A two-week intensive course in multi-cultural ministry. In LA. We would be housed in the homes of people who worked in multi-cultural ministry. And we would spend every day exploring different elements of that ministry—liturgy, history, pastoral care, community outreach. Just my cup of tea!
Until I learned who my roommate would be. A woman who pushed all my buttons. Sanctimonious, obsequious—a goody two-shoes and a suck-up to boot. I didn’t know what to do. I wasn’t going to drop out. And I couldn’t see myself saying, “I can’t room with her.” But I didn’t know how I would ever survive those two weeks. I imagine she shared my qualms!
Then I remembered Tim’s distant cousin—a sweet old priest who had seen his share of troubles. On my way down to LA, I stopped to visit him. “Boyd, there must have been a few people along the way who drove you nuts. How did you do it? How did you get through service after service? How did you survive?”
He let the silence linger for a moment. Then he looked me in the eye and said, “Every time I stood before the congregation I looked out and said to myself, “Each one of us here is God’s beloved child. And that made all the difference in the world.”
“You are my son; the Beloved; with you I am well-pleased.”
What God says to Jesus, God says to all of God’s children—to you, to me, to everybody. We are all God’s beloved. Every single one of us. Even those who push our buttons!
Beloved of God—not for what we do or who we are or what we look like or how much money we have or how many things we have accumulated or the degrees we’ve earned or even the good deeds we have done—we are the beloved of God simply because we are God’s children.
Funny, witty, observant—beloved of God. Cranky, annoyed, downright grumpy—beloved of God. Generous, warm-hearted, bubbly even—beloved of God. Afraid, confused, anxious—beloved of God. Guilty, ashamed, embarrassed—beloved of God.
Muslim, Christian or Jew, atheists too—Beloved of God. The police officer shot while on patrol in West Philly and the man accused of shooting him—Beloved of God. Those who see the world as we do and those who don’t—all beloved of God
Those with whom we agree and those with whom we disagree—beloved of God. Those whose company we enjoy, those who drive us nuts, those who make us really mad—Beloved of God.
All of us beloved of God.
To be sure, not all that we do or all that we say is beloved of God. We sin. We fall short of the mark. We stand in need of forgiveness.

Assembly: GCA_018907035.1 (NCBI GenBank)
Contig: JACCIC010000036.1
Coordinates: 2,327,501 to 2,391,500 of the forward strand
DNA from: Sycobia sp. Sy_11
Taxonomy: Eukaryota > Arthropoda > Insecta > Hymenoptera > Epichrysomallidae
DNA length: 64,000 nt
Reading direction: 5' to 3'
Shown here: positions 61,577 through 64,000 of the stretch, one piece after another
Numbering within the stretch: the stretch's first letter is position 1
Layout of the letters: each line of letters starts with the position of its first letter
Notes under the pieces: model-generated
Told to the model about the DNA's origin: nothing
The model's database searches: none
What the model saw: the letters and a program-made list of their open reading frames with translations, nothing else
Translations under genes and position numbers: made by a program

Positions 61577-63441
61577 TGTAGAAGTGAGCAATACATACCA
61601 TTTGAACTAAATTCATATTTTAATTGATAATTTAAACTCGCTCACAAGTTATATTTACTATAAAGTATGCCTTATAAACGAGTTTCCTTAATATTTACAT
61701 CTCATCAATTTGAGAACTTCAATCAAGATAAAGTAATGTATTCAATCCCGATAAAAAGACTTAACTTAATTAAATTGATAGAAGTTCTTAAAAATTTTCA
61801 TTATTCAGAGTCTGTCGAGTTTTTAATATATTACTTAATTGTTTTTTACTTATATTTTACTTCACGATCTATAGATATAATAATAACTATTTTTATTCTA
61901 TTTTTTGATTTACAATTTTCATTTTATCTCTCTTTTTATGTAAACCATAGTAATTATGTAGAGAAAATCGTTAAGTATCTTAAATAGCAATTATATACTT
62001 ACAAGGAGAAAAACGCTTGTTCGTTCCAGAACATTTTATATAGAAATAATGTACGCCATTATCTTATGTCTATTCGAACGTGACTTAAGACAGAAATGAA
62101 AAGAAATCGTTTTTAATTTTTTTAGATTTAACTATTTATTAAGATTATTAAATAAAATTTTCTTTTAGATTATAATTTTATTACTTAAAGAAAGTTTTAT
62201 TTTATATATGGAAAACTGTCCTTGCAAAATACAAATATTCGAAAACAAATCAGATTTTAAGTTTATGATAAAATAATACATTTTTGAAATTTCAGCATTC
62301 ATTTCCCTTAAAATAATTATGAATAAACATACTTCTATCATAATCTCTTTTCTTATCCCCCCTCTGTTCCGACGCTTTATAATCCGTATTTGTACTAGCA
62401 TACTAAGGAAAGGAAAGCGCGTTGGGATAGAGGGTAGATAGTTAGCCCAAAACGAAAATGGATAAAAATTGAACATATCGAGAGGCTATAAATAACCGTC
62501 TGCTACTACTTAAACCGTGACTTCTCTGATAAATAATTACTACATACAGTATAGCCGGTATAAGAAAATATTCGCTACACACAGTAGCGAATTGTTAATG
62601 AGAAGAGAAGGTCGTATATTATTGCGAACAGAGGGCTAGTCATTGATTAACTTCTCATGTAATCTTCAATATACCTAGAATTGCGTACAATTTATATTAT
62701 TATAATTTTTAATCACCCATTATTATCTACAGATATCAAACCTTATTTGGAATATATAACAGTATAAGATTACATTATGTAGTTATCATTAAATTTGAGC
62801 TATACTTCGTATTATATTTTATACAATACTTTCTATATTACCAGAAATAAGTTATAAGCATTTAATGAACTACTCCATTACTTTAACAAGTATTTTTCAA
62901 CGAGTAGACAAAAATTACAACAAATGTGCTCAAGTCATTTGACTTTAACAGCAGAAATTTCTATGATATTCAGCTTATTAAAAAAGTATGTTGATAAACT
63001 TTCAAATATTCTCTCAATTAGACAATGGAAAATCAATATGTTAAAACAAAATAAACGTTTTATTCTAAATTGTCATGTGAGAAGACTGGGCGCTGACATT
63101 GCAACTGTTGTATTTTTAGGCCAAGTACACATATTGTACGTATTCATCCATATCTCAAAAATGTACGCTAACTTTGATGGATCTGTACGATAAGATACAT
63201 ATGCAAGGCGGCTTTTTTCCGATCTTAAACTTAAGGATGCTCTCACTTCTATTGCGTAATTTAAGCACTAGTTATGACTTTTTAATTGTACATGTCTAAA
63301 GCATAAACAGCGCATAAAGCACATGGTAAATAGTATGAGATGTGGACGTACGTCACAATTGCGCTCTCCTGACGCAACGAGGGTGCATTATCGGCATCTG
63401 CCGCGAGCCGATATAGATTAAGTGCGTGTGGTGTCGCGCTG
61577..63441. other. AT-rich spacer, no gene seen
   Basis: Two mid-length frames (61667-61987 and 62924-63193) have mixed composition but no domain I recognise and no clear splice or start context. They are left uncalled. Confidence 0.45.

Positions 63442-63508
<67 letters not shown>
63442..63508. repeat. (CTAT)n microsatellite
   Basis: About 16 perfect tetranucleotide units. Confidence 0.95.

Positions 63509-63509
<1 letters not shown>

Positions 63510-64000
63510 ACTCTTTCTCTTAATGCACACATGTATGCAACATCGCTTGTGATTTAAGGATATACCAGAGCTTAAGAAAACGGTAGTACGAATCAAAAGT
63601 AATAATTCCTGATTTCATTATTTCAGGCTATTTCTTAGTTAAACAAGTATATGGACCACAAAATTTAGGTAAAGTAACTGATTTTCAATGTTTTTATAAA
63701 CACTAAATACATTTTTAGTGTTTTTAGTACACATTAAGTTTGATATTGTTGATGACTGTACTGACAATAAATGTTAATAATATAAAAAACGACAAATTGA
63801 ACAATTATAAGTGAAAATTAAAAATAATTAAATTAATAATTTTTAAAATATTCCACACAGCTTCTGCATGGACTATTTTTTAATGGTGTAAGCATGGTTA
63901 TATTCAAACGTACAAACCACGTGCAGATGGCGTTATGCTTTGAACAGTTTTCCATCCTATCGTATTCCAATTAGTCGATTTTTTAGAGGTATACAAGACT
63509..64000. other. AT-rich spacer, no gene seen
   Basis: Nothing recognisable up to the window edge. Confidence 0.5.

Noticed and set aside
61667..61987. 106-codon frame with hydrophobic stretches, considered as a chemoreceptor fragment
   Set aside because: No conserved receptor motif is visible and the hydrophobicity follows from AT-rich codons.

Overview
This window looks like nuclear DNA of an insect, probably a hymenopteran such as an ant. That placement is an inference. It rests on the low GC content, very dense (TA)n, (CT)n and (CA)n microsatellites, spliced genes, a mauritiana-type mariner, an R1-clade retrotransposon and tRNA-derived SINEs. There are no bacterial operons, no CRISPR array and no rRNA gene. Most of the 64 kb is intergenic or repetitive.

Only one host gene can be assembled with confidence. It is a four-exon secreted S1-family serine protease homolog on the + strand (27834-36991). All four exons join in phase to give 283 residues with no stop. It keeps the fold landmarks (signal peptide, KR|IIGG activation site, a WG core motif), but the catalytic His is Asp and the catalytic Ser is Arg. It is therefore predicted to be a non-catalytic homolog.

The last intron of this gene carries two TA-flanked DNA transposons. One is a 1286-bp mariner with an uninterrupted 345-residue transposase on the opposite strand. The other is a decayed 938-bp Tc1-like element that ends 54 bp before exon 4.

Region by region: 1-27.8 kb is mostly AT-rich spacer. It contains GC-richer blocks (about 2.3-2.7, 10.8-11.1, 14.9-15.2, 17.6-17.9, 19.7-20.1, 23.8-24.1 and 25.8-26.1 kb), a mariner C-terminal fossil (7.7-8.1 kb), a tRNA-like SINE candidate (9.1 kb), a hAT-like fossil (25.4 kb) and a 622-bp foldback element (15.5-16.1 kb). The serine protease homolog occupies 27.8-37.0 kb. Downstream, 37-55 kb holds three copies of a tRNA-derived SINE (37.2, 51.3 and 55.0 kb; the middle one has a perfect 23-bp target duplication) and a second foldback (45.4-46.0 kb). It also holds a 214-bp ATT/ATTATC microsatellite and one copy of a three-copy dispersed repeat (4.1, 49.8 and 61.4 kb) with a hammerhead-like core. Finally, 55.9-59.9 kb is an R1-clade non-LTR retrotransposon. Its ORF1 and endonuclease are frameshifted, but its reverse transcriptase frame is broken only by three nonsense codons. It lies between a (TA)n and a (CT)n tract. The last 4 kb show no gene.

Nonetheless, all of us welcomed, accepted and embraced by God.
All of us beloved of God.
Each year on the Sunday following Epiphany we celebrate the Baptism of Jesus. We hear a version of his Baptism. And we remember our own baptism as we reaffirm our baptismal covenant.
Today, I hear the words, “You are my child; the Beloved; with you I am well-pleased” and I find myself wondering “What would life look like if we lived from this place—from this sense of being deeply loved by God—all of the time? How would our lives be different?”
Surely they wouldn’t be lives without pain or grief or hardship. All of that was part of Jesus’ life from the moment he heard those words, “You are my Son; the Beloved; with you I am well pleased.” Remember the wilderness; remember the Cross.
Surely they wouldn’t be lives without scorn or rejection. That, too, was part of Jesus’ life. Remember what his family said of him—“he has gone out of his mind”—and remember how the disciples fled when they came for him in the Garden of Gethsemane.
Of course there are times of grief and pain and hardship, times of scorn and rejection in all our lives. Wilderness times. We can’t avoid them. They are part of life. But when we live in confidence that we are, indeed, beloved of God, the wilderness takes on a different hue. We see the angels ministering to us there. And we, in turn, minister to others.
At its core life lived from the place of knowing oneself and all of creation as beloved of God is one of solidarity and service—solidarity with all of God’s beloved children. No matter who we are or what we do or how much money we make or how kind we are or even how we worship God. A life of solidarity with and service to all of God’s beloved—in our grief, in our pain, in our fear, in our hopes, in our disappointments and in our joy. The life Jesus leads. The life of discipleship.
This is the life our baptismal covenant calls us to.
Please join me in reaffirming our baptismal covenant.